Derek, your logic makes sense. Given Bradley's failure to develop a team based on skillful,creative play, despite having talent like Donovan and Dempsey, I would say we are in big trouble against Slovenia. Many of us are hoping to see Torres start in order to eliminate the current creative deficiency. However, you can't turn on creativity like an electric switch. Since BB has had no interest in creative play up till now, I think he'll play for a 0-0 game and let everything rest on beating Algeria. It makes me soooooo proud to play like we did 20 years ago!!! Congratulations BB. I would rather go home a Spain than go through an Australia.

  1. Jim Murphy
    commented on: June 17, 2010 at 10:02 a.m.
    "In their last five games against European foes, the Americans are 1-4-0" ------------- excluding Saturday's game against England, obviously...

  1. Ted Westervelt
    commented on: June 17, 2010 at 10:57 a.m.
    Excellent scouting report. If you assume that England is going to make it through, this is a "must not lose". Slovenia on the cusp of qualification for second round. US better feel backs against the wall. They're the Rodney Dangerfield here, not us. (Sorry Sunil) Still a lot of questions out there. Can we score regularly in this tournament without a Brian McBride? We may not score at all without a Clint Dempsey. Were the final warmups really auditions for virtually every forward position? Or was it a crafty plan hatched by Donovan, Bradley and Garber a year ago, as Klinsmann suggested? If we lose, Bradley and his woefully inexperienced forward line become another bizarre footnote in American soccer history. And Lando? His one goal in this competition was as pivotal as it was lucky in 2002. It got us through to round 2, but wasn't even a shot. If someone has convinced him that he's the man, and should be piling pressure on the rest of the team, I hope they are right. Then, there's Alexi Lalas, who pins the future of the American game on their shoulders, and pronounces this as the weakest group. I'm all for brash confidence, but this is starting to feel a little desperate. There are asses on the line here, but I think they might be sitting in an office in Manhattan, and not out on the field in the RSA.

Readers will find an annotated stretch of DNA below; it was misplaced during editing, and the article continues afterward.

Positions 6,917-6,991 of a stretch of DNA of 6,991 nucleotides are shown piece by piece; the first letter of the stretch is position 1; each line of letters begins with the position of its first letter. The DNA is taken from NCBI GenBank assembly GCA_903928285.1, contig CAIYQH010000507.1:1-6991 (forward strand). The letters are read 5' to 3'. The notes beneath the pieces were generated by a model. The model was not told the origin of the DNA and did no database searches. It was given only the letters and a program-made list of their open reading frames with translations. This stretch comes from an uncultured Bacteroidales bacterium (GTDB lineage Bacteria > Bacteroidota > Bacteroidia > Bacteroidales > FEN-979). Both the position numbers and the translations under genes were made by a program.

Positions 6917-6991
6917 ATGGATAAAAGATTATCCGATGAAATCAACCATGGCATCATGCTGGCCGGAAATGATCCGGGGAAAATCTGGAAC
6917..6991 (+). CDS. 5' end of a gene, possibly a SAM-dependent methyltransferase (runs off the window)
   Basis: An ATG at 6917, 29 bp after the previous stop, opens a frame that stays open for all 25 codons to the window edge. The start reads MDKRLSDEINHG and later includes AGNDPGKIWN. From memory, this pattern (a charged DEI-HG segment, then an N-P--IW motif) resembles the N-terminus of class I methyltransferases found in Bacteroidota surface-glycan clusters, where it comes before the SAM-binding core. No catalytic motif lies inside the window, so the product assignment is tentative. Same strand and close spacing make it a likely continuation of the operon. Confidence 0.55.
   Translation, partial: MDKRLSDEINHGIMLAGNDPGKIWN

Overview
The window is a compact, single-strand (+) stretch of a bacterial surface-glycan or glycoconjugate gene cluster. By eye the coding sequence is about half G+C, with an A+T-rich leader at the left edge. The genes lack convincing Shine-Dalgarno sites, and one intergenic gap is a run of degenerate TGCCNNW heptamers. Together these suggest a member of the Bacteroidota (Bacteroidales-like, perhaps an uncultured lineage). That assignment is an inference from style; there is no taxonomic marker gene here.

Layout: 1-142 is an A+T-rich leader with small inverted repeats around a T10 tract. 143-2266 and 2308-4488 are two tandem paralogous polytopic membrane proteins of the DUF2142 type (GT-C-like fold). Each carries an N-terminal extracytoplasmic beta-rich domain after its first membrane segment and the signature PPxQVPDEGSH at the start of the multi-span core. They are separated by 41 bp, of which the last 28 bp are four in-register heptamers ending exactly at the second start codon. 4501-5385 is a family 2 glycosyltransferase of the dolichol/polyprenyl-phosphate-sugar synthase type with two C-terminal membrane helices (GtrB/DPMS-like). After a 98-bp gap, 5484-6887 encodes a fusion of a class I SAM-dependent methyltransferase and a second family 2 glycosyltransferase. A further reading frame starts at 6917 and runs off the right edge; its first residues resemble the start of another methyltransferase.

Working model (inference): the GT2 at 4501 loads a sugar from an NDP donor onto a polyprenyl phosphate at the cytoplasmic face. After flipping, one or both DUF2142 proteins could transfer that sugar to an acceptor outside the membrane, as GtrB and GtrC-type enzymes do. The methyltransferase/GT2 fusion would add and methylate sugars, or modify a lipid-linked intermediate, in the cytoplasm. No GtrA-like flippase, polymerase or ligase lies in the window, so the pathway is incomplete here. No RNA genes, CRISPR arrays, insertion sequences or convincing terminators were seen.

1. David Mozeshtam
    commented on: June 17, 2010 at 12:07 p.m.
    Didn't Donovan score three goals in 2002 (if you include the Portugal goal)?

  1. David Mozeshtam
    commented on: June 17, 2010 at 12:09 p.m.
    Absolutely agree with Derek. I've been saying the same thing since the England game -- a draw will be a better result for the US than Slovenia.

  1. Power Dive
    commented on: June 17, 2010 at 12:15 p.m.